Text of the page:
Trump’s Rollback of Auto Pollution Rules Shows Signs of Disarray


That means the process is now being run by Francis Brooke, a 29-year-old White House aide with limited experience in climate change policy before moving over from Vice President Mike Pence’s office last year. Given the lack of experienced senior staff members, people working on the plan say it is unlikely to be completed before October.

At the same time, staff members at the Environmental Protection Agency and Transportation Department, which are writing the rule, say they are struggling to assemble a coherent technical and scientific analysis required by law to implement a rule change of this scope.

Several analyses by academics and consumer advocates have questioned the administration’s claim of benefits to the public. An Aug. 7 report by Consumer Reports concluded that Mr. Trump’s proposed rollback would cost consumers $460 billion between vehicle model years 2021 and 2035, an average of $3,300 more per vehicle, in car prices and gasoline purchases. It also found the rollback would increase the nation’s oil consumption by 320 billion gallons.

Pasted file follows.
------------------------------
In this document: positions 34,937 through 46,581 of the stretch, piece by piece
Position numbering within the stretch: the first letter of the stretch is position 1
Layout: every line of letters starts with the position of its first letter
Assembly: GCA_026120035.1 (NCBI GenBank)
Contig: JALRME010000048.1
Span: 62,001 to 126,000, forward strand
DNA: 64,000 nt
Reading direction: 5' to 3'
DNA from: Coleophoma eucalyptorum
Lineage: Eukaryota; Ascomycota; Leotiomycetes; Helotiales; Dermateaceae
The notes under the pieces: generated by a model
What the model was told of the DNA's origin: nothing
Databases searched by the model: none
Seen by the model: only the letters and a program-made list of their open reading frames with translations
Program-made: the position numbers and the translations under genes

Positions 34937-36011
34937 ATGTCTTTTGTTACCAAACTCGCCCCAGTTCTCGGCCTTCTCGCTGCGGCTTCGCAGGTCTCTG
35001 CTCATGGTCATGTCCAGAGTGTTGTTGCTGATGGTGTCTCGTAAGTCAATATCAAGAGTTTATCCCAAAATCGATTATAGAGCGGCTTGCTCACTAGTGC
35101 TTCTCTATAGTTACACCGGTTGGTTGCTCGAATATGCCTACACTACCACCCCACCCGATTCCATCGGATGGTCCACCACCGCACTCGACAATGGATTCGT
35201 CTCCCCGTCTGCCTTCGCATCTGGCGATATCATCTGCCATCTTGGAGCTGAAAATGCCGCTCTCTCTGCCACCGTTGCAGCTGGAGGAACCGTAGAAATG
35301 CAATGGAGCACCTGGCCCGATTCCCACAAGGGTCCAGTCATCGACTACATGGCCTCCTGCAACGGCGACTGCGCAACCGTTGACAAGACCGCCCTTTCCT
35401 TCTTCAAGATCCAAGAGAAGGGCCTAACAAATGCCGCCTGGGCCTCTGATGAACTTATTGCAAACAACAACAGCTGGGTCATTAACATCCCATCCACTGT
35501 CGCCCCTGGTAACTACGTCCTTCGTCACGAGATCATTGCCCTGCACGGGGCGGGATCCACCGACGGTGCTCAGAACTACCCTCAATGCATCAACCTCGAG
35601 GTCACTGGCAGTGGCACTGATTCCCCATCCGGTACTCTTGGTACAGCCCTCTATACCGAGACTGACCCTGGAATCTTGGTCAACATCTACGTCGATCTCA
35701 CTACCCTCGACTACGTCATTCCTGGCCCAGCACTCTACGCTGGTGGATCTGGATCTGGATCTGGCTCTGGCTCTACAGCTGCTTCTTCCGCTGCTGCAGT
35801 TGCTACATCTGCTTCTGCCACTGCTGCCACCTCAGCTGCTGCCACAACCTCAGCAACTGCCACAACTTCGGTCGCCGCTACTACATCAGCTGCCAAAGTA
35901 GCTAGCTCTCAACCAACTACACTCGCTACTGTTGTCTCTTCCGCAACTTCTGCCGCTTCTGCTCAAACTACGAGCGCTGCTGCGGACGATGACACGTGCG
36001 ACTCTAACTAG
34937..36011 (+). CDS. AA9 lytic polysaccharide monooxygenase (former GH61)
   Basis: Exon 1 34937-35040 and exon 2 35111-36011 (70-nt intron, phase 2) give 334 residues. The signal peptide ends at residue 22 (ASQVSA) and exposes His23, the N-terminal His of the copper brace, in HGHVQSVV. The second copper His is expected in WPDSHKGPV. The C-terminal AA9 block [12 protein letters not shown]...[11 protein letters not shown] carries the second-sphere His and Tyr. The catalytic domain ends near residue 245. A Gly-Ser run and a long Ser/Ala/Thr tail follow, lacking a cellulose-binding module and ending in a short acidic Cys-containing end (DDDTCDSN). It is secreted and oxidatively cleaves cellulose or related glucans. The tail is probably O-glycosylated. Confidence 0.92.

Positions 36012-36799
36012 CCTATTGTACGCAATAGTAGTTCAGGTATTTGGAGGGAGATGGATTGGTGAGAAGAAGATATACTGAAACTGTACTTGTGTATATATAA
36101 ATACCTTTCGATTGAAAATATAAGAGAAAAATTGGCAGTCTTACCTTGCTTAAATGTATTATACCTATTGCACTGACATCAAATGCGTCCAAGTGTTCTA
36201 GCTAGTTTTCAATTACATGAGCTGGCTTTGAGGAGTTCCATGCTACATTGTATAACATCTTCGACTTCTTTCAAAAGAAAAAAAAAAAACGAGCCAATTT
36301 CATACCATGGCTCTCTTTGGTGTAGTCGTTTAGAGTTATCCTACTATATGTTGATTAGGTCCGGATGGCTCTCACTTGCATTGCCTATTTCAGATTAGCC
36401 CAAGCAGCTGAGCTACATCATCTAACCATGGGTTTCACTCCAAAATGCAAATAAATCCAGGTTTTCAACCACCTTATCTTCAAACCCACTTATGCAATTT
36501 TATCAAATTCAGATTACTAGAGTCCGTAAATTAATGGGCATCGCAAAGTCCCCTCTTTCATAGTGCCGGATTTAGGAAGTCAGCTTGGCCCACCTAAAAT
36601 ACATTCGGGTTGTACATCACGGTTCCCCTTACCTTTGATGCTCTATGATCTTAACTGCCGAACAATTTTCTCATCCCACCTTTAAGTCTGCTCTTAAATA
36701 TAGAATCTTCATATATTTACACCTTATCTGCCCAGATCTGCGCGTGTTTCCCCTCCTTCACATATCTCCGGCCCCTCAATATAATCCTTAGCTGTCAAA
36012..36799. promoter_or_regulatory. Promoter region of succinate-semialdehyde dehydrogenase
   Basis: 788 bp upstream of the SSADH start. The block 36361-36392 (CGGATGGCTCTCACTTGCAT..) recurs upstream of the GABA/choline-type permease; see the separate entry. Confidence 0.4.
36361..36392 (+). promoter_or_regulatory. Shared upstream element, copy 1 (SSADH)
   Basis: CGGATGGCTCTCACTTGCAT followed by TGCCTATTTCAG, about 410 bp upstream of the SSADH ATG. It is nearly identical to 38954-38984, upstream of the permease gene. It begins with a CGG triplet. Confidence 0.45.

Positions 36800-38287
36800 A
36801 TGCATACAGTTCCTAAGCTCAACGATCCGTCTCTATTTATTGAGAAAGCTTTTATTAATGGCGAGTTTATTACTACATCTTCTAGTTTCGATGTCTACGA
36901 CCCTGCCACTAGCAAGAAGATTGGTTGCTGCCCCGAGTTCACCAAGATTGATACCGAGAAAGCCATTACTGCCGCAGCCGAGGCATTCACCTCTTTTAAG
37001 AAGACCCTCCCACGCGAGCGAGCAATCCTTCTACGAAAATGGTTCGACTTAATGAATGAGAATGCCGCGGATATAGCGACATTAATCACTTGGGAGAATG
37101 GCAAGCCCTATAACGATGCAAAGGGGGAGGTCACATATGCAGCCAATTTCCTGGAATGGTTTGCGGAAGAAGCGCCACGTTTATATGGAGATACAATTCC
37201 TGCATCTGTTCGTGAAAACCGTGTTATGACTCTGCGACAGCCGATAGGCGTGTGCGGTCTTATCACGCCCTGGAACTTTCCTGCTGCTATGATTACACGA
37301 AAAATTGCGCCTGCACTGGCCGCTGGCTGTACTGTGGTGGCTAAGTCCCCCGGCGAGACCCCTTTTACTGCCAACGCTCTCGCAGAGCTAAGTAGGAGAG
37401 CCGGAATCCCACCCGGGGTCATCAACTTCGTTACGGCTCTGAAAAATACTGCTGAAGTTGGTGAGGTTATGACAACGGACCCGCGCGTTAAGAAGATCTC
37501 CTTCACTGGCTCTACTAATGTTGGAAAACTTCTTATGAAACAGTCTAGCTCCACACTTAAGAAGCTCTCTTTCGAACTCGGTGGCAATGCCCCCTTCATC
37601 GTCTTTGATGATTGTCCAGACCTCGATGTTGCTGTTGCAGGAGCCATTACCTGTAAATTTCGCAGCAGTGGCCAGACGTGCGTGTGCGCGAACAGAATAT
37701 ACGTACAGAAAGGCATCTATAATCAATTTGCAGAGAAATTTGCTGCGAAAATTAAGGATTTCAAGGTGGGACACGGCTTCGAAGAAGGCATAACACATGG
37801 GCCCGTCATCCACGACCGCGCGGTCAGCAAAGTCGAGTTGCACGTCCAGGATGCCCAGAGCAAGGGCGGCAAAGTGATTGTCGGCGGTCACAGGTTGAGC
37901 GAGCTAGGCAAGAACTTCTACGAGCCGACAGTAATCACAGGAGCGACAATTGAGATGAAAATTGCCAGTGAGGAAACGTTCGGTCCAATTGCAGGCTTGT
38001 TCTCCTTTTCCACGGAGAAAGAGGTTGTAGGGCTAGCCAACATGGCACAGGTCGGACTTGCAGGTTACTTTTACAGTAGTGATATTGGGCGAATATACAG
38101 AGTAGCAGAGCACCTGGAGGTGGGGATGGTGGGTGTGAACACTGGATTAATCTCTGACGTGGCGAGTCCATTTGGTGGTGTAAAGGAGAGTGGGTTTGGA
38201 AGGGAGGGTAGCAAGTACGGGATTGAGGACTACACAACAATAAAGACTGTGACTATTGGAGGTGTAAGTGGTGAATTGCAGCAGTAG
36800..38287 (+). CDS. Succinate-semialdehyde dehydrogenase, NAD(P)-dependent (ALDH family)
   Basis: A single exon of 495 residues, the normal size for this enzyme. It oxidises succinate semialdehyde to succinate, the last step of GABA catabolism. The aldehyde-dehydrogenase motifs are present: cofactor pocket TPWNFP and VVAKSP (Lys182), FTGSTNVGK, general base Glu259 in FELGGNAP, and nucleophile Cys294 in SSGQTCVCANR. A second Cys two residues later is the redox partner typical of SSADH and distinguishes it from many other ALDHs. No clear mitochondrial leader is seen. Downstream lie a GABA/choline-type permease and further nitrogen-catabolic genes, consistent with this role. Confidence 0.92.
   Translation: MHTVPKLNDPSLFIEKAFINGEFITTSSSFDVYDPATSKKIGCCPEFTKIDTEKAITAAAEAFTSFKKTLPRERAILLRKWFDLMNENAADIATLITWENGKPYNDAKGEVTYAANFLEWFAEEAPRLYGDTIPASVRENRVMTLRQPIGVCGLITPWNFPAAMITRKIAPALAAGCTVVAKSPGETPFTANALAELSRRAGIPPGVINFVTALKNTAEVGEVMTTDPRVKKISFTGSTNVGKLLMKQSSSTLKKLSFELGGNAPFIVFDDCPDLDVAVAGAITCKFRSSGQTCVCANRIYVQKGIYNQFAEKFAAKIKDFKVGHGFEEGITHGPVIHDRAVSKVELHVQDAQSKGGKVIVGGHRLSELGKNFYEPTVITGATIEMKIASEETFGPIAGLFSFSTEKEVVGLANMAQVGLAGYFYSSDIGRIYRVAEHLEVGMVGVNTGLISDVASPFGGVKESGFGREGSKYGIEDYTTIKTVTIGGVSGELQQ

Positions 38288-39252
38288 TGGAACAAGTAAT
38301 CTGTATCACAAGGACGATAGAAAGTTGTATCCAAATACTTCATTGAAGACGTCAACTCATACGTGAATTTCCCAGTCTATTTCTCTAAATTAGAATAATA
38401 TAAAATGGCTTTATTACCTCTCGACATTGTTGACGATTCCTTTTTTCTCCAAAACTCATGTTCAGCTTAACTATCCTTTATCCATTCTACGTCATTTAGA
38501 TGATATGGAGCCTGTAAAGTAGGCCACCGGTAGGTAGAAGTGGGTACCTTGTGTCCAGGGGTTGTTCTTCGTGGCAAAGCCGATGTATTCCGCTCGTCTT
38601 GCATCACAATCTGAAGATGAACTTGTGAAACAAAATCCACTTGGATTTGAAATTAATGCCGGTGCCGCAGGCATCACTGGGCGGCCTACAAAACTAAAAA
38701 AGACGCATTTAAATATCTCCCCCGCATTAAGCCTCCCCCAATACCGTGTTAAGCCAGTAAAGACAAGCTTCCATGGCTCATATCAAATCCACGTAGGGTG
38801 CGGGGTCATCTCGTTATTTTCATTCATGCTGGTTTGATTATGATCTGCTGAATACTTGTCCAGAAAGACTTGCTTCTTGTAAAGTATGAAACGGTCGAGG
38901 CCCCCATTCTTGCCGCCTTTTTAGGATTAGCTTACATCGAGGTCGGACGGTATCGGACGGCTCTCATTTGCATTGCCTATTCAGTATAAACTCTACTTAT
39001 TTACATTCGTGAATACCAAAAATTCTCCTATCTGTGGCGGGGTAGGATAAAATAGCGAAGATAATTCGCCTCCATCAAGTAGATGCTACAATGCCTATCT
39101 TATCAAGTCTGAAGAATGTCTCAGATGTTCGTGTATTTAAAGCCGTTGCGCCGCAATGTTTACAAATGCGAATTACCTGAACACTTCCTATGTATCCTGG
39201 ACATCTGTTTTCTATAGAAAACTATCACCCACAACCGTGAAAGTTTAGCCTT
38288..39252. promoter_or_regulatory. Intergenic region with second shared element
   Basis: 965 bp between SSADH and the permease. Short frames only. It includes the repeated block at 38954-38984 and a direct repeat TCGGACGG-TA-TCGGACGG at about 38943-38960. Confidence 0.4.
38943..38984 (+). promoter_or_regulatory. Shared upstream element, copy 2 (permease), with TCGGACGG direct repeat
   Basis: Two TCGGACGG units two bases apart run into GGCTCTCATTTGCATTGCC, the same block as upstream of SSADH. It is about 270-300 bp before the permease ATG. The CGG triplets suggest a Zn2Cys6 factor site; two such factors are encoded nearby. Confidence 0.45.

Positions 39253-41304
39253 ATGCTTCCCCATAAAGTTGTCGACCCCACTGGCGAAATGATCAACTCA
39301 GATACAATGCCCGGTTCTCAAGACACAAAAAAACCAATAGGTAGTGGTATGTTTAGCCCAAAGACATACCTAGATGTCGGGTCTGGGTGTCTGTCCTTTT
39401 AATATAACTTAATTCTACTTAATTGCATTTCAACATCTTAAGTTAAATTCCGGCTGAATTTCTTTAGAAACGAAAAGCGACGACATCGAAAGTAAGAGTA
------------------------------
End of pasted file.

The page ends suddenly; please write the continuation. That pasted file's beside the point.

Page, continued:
A career staff member at the E.P.A., speaking on condition of anonymity, said the numbers, the public comments and the analysis were at odds with what the White House wanted to do.

The White House official called the staff departures irrelevant and said that the rule was near completion. While acknowledging that a major change such as this takes time, the official said that people who were opposed to the rule, including some in the automotive industry, were starting to worry that the Trump plan was going to succeed.

Policy experts point out that Mr. Trump’s quest to undo his predecessor’s signature climate-change regulation despite opposition from the very industry being regulated is extraordinarily unusual. For automakers, they say, it makes more sense to try to remain globally competitive by building more sophisticated vehicles as the world market moves toward more efficient cars.

“I don’t think there is any precedent for a major industry to say, ‘We are prepared to have a stronger regulation,’ and to have the White House say, ‘No, we know better,’” said William K. Reilly, who headed the E.P.A. in the first George Bush administration.



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